Amid banks, diplomats and intellectual property

Walking through the Swiss Federal Institute of Intellectual Property (IPI), you could be forgiven for thinking you’re on a short trip around Europe. The meeting rooms are named after cities, such as Paris, Munich and The Hague. But there’s more to the names of these gathering spots than just destinations for upcoming holidays. The first stop in our ‘IP cities’ series is Geneva, which lies on the shores of Lake Geneva between the Alps and the Jura massif and is home to the United Nations European headquarters. It is in many ways a hub of the intellectual property (IP) world.

United Nations headquarters in Geneva
The flag-lined avenue to the United Nations headquarters in Geneva. (Image: iStock/Rhombur)

The meeting rooms in the IPI are labelled with the names of various European cities. As well as Paris, Munich and The Hague, there’s also a sign leading to sunlit ‘Geneva’. 


The most important organisation in the field of intellectual property, the World Intellectual Property Organization (WIPO), is located in this economic metropolis. Founded in 1967 as a special United Nations organisation, its purpose is to foster the protection of intellectual property rights worldwide. One of its key tasks is managing a current total of 26 international treaties, including flagship agreements such as the Paris Convention for the Protection of Industrial Property, the Universal Copyright Convention (UCC) and the Madrid Agreement Concerning the International Registration of Marks (MA). All companies that wish to be active internationally rely on such treaties to be as economically efficient and effective as possible.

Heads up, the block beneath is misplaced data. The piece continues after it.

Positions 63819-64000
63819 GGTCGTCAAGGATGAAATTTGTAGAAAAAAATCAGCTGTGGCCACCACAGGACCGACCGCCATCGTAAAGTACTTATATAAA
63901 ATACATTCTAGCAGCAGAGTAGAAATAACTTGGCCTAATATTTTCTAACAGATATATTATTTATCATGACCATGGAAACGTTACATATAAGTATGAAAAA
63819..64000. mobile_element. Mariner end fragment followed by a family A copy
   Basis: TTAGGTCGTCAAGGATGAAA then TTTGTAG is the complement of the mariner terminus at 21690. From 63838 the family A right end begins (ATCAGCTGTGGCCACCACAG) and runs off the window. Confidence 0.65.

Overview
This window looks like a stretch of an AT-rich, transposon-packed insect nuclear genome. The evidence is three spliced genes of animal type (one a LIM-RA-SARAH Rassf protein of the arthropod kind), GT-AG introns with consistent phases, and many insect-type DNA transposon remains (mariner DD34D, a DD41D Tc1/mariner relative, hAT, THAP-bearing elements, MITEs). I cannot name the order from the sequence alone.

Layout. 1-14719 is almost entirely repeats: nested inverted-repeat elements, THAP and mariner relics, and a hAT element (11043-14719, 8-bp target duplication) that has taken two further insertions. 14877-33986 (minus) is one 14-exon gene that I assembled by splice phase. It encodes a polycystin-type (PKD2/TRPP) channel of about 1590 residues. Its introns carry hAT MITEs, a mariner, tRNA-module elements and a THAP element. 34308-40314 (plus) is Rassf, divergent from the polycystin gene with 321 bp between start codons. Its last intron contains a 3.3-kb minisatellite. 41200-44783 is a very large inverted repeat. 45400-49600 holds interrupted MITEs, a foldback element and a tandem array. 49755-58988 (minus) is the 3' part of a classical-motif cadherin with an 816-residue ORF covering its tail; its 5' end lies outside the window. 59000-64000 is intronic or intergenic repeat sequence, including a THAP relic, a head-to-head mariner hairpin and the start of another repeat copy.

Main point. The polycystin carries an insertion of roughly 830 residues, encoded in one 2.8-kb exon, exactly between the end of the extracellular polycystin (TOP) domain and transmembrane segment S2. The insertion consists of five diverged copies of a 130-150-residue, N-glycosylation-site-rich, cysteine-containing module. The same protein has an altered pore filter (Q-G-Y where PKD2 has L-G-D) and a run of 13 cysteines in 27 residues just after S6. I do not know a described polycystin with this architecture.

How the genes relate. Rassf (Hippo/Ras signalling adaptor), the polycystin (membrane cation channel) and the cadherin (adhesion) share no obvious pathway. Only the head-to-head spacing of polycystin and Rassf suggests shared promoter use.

In 1995, the World Trade Organization (WTO), which is also headquartered in this city on Lake Geneva, adopted the Agreement on Trade-Related Intellectual Property Rights – an international treaty that has been signed by more than 150 member states. The TRIPS Agreement sets out minimum standards for the protection of intellectual property, which every government must apply to the intellectual property of other WTO members. Not only does it promote multilateral collaboration in the area of intellectual property, but it also makes such collaboration easier by providing an effective means of enforcement. 


So Geneva plays a key role on the IP map, just like a number of other European cities. Why does our journey also take us to the Spanish meseta? Find out in the next instalment of our IP cities series. 

Back to all blog articles

Share article